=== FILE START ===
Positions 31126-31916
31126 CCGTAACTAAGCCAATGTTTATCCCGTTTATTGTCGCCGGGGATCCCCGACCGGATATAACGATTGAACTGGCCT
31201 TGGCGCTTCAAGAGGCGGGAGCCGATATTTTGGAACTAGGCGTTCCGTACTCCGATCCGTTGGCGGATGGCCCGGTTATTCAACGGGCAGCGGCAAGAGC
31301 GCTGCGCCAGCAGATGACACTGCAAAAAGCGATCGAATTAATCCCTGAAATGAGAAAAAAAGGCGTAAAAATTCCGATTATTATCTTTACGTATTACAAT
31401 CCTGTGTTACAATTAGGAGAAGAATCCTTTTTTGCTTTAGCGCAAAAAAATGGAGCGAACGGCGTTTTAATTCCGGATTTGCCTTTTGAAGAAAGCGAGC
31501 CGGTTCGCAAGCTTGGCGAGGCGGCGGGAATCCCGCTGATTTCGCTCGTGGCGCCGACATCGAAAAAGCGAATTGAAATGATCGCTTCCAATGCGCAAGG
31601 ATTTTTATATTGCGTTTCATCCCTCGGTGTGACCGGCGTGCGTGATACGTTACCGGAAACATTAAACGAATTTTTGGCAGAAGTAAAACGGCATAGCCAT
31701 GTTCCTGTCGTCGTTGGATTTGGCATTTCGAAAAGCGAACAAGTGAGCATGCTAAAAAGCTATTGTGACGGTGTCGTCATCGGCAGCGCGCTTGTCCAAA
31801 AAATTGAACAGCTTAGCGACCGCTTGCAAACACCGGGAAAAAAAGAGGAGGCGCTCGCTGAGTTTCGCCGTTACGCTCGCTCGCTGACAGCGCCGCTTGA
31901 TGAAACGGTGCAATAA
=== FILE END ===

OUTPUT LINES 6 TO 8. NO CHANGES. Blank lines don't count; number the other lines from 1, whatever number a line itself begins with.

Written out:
31501 CGGTTCGCAAGCTTGGCGAGGCGGCGGGAATCCCGCTGATTTCGCTCGTGGCGCCGACATCGAAAAAGCGAATTGAAATGATCGCTTCCAATGCGCAAGG
31601 ATTTTTATATTGCGTTTCATCCCTCGGTGTGACCGGCGTGCGTGATACGTTACCGGAAACATTAAACGAATTTTTGGCAGAAGTAAAACGGCATAGCCAT
31701 GTTCCTGTCGTCGTTGGATTTGGCATTTCGAAAAGCGAACAAGTGAGCATGCTAAAAAGCTATTGTGACGGTGTCGTCATCGGCAGCGCGCTTGTCCAAA